A Medical Review Officer’s Role in Drug Testing
Written by Christopher A. Parrella, J.D., CHC, CPC, CPCO
Earlier this year, Sioux Falls, S.D.-based M.G. Oil Company, dba Happy Jack’s Casino, agreed to pay $45,000 to settle a disability discrimination lawsuit filed by the U.S. Equal Employment Opportunity Commission (EEOC). The case stemmed from the company’s decision to withdraw an offer of employment for a cashier position based on a drug test that showed the presence of a prescription pain killer.
M.G. Oil had a contract with TestPoint, a medical testing services company, to analyze tests of prospective employees. Testpoint was required to send all non-negative drug tests to a medical review officer (MRO) to determine whether the result was caused by the lawful use of a prescription drug. According to the lawsuit, TestPoint advised that the candidate’s test came back non-negative and M.G. Oil subsequently withdrew its conditional offer of employment. There was no indication, however, that the test had not been sent to the MRO to verify the result.
Even though the job candidate explained she had a disability that required the use of a prescription pain killer, M.G. Oil would not reconsider its decision. She filed a complaint with the EEOC, which in turn filed a lawsuit on her behalf.
M.G. Oil counter-sued TestPoint stating that the company failed to follow M.G. Oil’s policy to conduct further investigation on positive tests, which would include checking for a valid prescription. However, that case was dismissed by a federal judge who held that the employer was not entitled to seek indemnification or contribution from the laboratory for damages based on a false positive drug test result.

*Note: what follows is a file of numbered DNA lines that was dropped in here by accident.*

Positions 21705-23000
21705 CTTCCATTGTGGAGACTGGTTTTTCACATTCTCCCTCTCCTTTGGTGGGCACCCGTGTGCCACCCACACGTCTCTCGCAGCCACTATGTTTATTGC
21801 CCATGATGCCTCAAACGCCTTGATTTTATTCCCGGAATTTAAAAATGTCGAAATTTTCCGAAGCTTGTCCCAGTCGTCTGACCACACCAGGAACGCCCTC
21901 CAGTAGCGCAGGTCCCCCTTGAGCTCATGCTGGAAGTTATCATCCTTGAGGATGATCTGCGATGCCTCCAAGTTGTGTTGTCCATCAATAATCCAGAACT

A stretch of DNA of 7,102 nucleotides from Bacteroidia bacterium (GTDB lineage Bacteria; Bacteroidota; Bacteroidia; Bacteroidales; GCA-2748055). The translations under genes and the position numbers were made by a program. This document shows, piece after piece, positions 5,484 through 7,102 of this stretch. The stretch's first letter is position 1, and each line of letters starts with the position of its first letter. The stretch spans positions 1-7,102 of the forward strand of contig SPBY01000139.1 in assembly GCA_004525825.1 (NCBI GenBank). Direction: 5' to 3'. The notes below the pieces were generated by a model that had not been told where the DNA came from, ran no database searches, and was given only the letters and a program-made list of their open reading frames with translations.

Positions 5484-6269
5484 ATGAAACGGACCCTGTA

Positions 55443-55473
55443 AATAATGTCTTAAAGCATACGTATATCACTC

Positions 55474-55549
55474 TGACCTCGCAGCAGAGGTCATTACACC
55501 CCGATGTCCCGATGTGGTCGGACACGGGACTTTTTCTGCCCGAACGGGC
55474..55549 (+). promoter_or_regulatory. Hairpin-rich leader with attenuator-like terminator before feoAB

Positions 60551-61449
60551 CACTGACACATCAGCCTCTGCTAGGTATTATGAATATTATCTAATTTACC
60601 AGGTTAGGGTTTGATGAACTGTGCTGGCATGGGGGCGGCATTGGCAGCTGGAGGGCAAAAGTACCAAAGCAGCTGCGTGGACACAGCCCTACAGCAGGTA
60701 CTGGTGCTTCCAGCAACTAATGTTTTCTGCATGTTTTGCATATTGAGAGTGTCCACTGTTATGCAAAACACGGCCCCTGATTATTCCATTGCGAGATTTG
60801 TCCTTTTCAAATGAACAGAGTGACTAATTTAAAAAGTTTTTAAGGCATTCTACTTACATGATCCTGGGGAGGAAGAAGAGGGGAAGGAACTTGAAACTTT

The decision highlights the importance of making an MRO review an integral part of a drug-free workplace policy. It also shows how important it is for employers to understand and have in writing the policies and procedures being used by third-party testing services.
A medical review officer’s job is to provide companies with an independent analysis of positive results to ensure that any actions taken are fair and confidential. The MRO is a licensed physician who is trained and certified. He or she cannot be an employee or agent of, or have any financial interest in, the laboratory for which the MRO is reviewing drug test results.
If a test comes back positive, the MRO must determine whether the person being tested has a legal prescription. To do that, they speak with the person who took the test and obtain proof of a valid prescription. If there is a valid reason for the positive result, then it will be reported as being negative. If there is no valid reason, then they will report it as a positive.
Although the use of an MRO is not required by all states, using one helps to reduce a company’s exposure, along with the risk of having an employee, or employee candidate file legal action, such as the one that was filed against M.G. Oil.
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